Crime causes concern

2016-06-08 06:00

HARRISMITH. – The police in Harrismith have been making the community aware of the increase in crime in the town, township and surrounding farms that affect families, businesses and farming communities.

They say it is also the community’s responsibility to assist in policing some of the crimes.

Police spokesperson Sgt Mmako Mophi­ring said the town and rural families had been affected by various crimes such as murder, sexual offences, stock theft and housebreakings in residential and business areas.

He added that the police were concerned about the manner in which these crimes had been carried out.

“In the case of sexual offences, the police want to make people aware that some of these crimes take place when victims are on their way home after they have been drinking. Crimes such as these are also committed during domestic violence and are related to alcohol abuse.

“Of concern to the police are also incidents where knives and sharp instruments are used to stab victims.

“Assaults after heavy drinking are also on the increase. Some of the victims are also robbed of their personal belongings while walking alone at night in the streets or open fields,” he said.

He said housebreakings in residential areas and business premises had also become common.

“In recent times, these crimes have been committed in broad daylight. We request housewives, domestic workers and gardeners to be on the lookout and report suspicious vehicles and people carrying suspected stolen property.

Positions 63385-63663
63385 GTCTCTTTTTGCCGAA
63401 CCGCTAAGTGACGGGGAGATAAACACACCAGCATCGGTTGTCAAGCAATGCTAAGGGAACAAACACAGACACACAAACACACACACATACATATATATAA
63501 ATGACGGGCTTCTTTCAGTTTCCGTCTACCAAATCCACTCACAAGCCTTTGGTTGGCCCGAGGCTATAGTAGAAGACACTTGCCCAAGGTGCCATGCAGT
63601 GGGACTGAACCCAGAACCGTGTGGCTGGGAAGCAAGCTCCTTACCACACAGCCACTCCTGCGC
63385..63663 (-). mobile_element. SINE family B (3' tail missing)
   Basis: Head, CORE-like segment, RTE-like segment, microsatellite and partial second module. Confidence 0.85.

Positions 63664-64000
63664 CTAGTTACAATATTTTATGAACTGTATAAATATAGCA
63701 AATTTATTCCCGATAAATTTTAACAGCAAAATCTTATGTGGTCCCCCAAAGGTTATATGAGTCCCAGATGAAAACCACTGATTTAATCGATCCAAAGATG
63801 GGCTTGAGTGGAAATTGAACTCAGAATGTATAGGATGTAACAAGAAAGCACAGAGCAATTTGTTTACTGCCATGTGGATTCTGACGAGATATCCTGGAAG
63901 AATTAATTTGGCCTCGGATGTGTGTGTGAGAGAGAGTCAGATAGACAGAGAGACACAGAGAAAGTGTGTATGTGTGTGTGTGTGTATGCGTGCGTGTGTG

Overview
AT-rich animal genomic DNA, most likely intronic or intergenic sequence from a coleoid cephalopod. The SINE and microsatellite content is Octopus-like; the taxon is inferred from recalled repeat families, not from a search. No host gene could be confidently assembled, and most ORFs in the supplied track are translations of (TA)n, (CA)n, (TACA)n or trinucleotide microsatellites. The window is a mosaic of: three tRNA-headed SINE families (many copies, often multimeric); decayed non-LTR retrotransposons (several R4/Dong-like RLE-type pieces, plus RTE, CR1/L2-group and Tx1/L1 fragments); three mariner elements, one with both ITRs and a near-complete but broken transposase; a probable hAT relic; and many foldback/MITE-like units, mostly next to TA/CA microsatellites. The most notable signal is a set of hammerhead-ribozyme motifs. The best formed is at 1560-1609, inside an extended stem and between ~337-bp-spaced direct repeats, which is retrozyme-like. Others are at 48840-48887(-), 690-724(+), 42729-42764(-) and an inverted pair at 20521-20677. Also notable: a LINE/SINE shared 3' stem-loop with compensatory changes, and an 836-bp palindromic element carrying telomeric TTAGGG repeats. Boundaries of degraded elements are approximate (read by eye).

“We also urge business owners to co-operate with the police by allowing them access to inspect their premises. Recent incidents have shown that criminals often gain access through the roofs of buildings.

“Business owners should also consider installing high-density monitoring cameras,” Mophiring said.

He said the police were also greatly concerned about a sharp increase in the theft of cellphone tower batteries, especially in parts of the Eastern Free State.

“Recently, batteries were stolen on a farm. It is suspected that these batteries are taken to neighbouring countries.

“The police want to warn members of the community against buying such batteries and to report people who offer them for sale. The theft of these batteries affects signals and interferes with electronic communication.

“Solar panels have also been targeted by these criminals,” he said.

He appealed to members of the farming community to share any information they might have of stock theft with the police.

“This will assist us in monitoring the transportation of suspected stolen livestock without proper documents.

“They must also ensure that animals are branded, so as to comply with the Livestock Act.

“People must refrain from buying livestock without documents and they must always try to buy from a reputable source. There has been an increase in stock theft in areas such as Tshiame and Makgolo­kweng near Harrismith.

“Any person who is willing to voluntarily work closer with the police or give information which can assist in curbing crime can contact the Harrismith police on 058-624-1000,” he concluded.

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